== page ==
KAPALUA, Hawaii (AP) — Dustin Johnson will have gone 53 days from tapping in for par to win the Masters by five shots to blasting his tee shot down the hill at Kapalua toward the Pacific horizon.
A little rust is inevitable, even with being on Maui for more than a week.
Motivation doesn’t appear to be an issue.
“Motivation for me, it’s not that hard,” Johnson said Wednesday at the Sentry Tournament of Champions, where he has won twice. “I like being the best. I want to continue the good play and hopefully can have a little bit better year.”
That would be hard to top.
Even a year shortened by the COVID-19 pandemic — Johnson missed two tournaments when he tested positive — he was so good over the last five months that he ended the year with the biggest margin at No. 1 in the world in six years.
There’s also that green jacket from the Masters that Johnson has worn a few times at home in Florida, once for a corporate outing and another time as a guest on ESPN’s College Game Day (he picked Coastal Carolina, his alma mater).
That was his crowning achievement, a victory so meaningful to him that he couldn’t talk while wiping away tears. Johnson has the video of his record victory at Augusta National and still hasn’t watched it. Details remain clear, especially as he goes shot-by-shot through the final round.
No telling how he will react when he sees the emotion in his post-victory interview on the putting green at Augusta.
“Everyone that I’ve talked to or seen, obviously they really liked it and they said it was nice to see that I did show some emotion, just because I try out on the golf course not to try to get too excited or too upset,” he said.
To look back beyond the Masters is equally impressive.
Johnson was runner-up at the PGA Championship, losing a one-shot lead at Harding Park to a closing 64 by Collin Morikawa. He won The Northern Trust by 10 shots. He lost in a playoff at the BMW Championship to a 65-foot birdie putt by Jon Rahm. And he did enough at the Tour Championship to claim the FedEx Cup for the first time.
He has won or been runner-up in six of his last seven events.
Small wonder that swing coach Butch Harmon says, “When he’s playing his best, he’s the closest thing to Tiger (Woods) when he’s on. The difference is Tiger was on for 20 years.”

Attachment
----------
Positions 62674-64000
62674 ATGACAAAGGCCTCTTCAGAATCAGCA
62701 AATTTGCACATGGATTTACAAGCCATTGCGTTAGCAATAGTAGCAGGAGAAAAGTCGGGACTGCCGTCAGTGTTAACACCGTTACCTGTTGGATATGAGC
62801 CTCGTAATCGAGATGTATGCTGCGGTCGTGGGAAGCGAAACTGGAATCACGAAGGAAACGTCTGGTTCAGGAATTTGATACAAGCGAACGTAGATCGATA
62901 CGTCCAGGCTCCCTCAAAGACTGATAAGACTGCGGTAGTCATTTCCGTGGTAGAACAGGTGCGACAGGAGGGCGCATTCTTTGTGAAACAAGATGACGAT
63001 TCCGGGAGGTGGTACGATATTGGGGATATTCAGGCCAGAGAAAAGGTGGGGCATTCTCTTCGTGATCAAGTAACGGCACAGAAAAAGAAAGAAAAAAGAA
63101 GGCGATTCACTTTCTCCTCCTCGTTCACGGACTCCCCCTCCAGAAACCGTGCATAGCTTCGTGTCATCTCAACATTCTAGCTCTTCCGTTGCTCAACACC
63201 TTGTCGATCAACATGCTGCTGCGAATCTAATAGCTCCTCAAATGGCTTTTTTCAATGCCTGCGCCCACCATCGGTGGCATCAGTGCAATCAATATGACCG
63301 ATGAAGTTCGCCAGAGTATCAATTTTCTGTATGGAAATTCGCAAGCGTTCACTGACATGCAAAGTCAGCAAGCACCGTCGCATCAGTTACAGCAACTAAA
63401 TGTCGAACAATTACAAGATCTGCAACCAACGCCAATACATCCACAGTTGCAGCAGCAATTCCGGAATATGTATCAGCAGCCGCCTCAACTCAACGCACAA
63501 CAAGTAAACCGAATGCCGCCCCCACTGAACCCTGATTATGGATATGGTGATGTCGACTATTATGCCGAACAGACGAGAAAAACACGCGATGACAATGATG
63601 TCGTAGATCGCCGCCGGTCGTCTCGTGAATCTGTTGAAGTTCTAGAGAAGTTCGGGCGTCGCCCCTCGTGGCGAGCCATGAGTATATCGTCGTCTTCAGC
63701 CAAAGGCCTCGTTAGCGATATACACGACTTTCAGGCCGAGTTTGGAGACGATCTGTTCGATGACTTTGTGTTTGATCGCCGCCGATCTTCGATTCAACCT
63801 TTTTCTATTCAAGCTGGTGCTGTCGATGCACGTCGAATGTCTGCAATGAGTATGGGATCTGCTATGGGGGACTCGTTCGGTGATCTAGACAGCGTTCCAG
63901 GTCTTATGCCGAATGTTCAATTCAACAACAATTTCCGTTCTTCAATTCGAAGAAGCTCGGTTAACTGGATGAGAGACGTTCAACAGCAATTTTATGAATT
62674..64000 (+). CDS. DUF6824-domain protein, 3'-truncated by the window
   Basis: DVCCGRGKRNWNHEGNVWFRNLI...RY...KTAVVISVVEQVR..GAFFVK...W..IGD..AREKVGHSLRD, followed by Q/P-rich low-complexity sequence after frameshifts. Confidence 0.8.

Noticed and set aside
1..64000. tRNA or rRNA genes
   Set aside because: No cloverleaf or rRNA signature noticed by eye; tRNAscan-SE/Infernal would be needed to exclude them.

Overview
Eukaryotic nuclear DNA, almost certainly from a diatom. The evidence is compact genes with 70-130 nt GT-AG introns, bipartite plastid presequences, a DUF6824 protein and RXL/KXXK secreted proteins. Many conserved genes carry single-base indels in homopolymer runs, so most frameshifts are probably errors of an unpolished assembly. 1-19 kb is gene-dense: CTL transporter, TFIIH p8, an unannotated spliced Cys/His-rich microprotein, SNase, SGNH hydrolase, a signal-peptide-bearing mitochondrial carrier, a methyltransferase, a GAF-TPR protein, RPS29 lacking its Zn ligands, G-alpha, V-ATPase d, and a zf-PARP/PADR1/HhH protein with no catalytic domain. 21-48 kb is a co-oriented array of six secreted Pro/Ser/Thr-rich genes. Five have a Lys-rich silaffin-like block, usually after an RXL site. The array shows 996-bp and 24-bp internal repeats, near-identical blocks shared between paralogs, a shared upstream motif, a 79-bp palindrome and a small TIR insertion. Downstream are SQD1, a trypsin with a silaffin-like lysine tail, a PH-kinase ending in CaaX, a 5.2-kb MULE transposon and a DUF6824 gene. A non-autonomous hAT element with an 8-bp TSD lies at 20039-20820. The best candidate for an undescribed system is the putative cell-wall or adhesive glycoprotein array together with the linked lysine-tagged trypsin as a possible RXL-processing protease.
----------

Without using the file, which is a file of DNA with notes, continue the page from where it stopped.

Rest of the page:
Adam Scott also made such a reference, noting that it’s an unfair comparison because Woods did it for so long. Jason Day once had seven victories in a span of 17 starts. Rory McIlroy had three wins — two of them in majors — and three runner-up finishes in nine starts.
“It’s not that easy to do,” Scott said. “I only can list a couple, and of course then I can think of Tiger doing it for about 12 years. But he played at that kind of Tiger standard for the last five months.”
What gets Johnson excited — not that he would ever show it — is being on the Plantation Course at Kapalua to start a new year. He has missed it only one time, in 2015 after his only winless year since he joined the PGA Tour in 2008.
Johnson spent much of last week down the coast in Makena to chill out and do a little work. Since then, the routine doesn’t change. He can be found at a picnic table on the porch of the Honolua Store before dawn eating breakfast with his brother and caddie, Austin, and his manager.
He tees off as the sun is climbing and is done playing while breakfast is still being served.
“Everything feels pretty similar,” Johnson said. “Obviously, I’m not quite as sharp as I was probably back at Augusta, but I’m seeing a lot of the same shapes and I feel like I’m doing everything pretty well, even though I haven’t practiced a whole lot here lately. But this is a good week. It’s OK to be a little bit rusty.”
This is the largest field he has seen at this tournament with 42 players. Because of the shortened season, anyone who made it to the Tour Championship joined the 26 winners at Kapalua.
There’s something about a new year, especially on Maui, that brings a combination of hope and optimism. That doesn’t necessarily apply to Johnson.
“I don’t have a lot of optimism,” he said. “I’m not hoping to play well. I expect to play well.”